This reclaimed former phosphate mine is located in Hillsborough County and now serves as a popular 770-acre outdoor hotspot for visitors. There are paved trails for bicycles and inline skating, and dogs are permissible if on a leash and cleaned up after. This is another optimal destination for families, especially if they also seek a location with playground equipment for “littles.” Visitors can take in the scope of the reservoir from the observation tower. For those looking for horseback riding, the equine facilities make tending your horse convenient before you head out on the 3.25 mile bridle path. 

 

Green Swamp Wilderness Preserve

Bicycling, boating, camping, horseback riding, hunting, hiking, fishing, facilities

 

Found in the four corners of Lake, Sumter, Polk, and Pasco counties, this area consists of 10,000 acres, managed by the District. The preserve is natural Florida at its best, with verdant flora and fauna. Cypress ponds distinct only to the Florida landscape pepper the preserve. A vast portion of the Withlacoochee River’s 100-mile flowing waters are protected waters as an Outstanding Florida Water.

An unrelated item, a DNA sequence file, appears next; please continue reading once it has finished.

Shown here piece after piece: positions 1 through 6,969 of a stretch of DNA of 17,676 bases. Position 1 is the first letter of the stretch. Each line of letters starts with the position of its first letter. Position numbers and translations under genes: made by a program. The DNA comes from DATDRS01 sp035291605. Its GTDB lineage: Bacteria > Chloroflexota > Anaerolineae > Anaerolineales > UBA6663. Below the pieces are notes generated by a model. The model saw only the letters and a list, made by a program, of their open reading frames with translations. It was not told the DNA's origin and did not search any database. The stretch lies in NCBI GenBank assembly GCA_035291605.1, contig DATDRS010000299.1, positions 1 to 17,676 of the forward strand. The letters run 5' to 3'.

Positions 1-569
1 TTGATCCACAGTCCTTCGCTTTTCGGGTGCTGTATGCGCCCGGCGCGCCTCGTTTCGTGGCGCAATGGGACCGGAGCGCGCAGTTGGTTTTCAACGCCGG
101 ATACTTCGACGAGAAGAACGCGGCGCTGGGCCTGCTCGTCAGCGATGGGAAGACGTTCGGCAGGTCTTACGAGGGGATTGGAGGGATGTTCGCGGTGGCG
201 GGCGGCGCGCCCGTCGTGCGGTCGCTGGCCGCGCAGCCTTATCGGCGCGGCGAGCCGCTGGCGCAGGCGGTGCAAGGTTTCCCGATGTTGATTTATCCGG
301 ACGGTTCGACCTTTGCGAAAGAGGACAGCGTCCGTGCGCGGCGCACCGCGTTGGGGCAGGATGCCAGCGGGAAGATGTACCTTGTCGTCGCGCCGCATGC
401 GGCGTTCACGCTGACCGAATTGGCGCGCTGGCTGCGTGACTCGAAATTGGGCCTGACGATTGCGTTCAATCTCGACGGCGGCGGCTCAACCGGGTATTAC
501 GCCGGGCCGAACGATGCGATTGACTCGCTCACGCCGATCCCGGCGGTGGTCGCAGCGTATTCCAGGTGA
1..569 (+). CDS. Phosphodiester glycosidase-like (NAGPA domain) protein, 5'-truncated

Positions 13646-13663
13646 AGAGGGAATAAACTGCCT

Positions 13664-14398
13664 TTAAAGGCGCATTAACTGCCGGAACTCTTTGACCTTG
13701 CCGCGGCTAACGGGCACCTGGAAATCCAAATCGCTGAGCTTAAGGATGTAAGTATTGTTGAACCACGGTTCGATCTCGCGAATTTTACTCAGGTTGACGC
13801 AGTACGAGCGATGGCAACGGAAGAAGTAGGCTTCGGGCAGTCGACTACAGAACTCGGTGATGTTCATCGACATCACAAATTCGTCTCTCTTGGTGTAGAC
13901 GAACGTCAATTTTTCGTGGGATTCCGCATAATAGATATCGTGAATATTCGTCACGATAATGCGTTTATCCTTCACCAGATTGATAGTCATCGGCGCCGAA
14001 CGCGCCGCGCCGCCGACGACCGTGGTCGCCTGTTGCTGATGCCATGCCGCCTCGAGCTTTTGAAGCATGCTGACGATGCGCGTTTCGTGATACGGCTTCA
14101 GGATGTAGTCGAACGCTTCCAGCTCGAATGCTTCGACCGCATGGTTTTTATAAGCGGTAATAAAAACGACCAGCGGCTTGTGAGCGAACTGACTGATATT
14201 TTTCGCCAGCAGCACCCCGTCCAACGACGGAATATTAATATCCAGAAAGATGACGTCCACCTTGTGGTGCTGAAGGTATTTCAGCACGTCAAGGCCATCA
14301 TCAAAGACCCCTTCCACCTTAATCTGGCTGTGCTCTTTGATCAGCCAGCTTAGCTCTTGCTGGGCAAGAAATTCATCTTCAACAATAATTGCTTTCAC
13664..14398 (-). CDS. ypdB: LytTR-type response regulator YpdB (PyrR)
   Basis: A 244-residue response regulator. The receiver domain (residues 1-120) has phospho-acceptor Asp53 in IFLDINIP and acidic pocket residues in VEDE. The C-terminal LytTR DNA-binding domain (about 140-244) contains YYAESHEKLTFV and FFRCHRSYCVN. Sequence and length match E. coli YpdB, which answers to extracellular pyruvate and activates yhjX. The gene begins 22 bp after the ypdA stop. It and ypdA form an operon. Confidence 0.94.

The GSWP is divided into five management units. Colt Creek State Park is a piece of pristine wilderness nestled within GSWP and includes activities for bicycling, boating, camping and primitive camping, equestrian use, fishing, hiking, pet access, and picnic facilities. East Tract offers similar activities with the inclusion of the Florida National Scenic Trail spanning over its 60 miles. Contact the Florida Trail Association for trail markings and guides. Hunting is another activity available at East Tract, which has regulations by FWC and restrictions on camping, hiking, and other activities during season. 

Hampton Tract, Little Withlacoochee Tract, and West Tract also include the activities of bicycling, birding, boating and paddling, camping and primitive camping, equestrian use, fishing, hiking, and picnic facilities. West Tract also has hunting available. 

 

Jack Creek

Hiking

 

A fall hike would be fun, in the unique lush natural beauty of 7 miles of unmarked interior road that is Jack Creek and the intersecting Josephine Creek, located in Highlands county. It’s also significant for its sand pine scrub, bay swamp, cutthroat grass seeps, hardwood hammock, pine flatwoods, and also that it serves to protect an expansive stand of the  Lake Wales Ridge Scrub.

 

Lake Marion Horseshoe Scrub Tract

Hiking, hunting

 

For a distinct Florida hiking and hunting experience, this public land showcases it all. These protected headwaters are home to pine flatwoods, cypress and hardwood swamps, oak hammock, scrubs, freshwater marshes, and wetlands. Water from Lake Marion and Reedy creeks supply a critical source of freshwater to the Kissimmee River, the Everglades, and Florida Bay.

During your nature and wildlife adventuring, let only your marvelous impression of natural Florida be what you leave behind and responsibly “Leave No Trace” that you were there.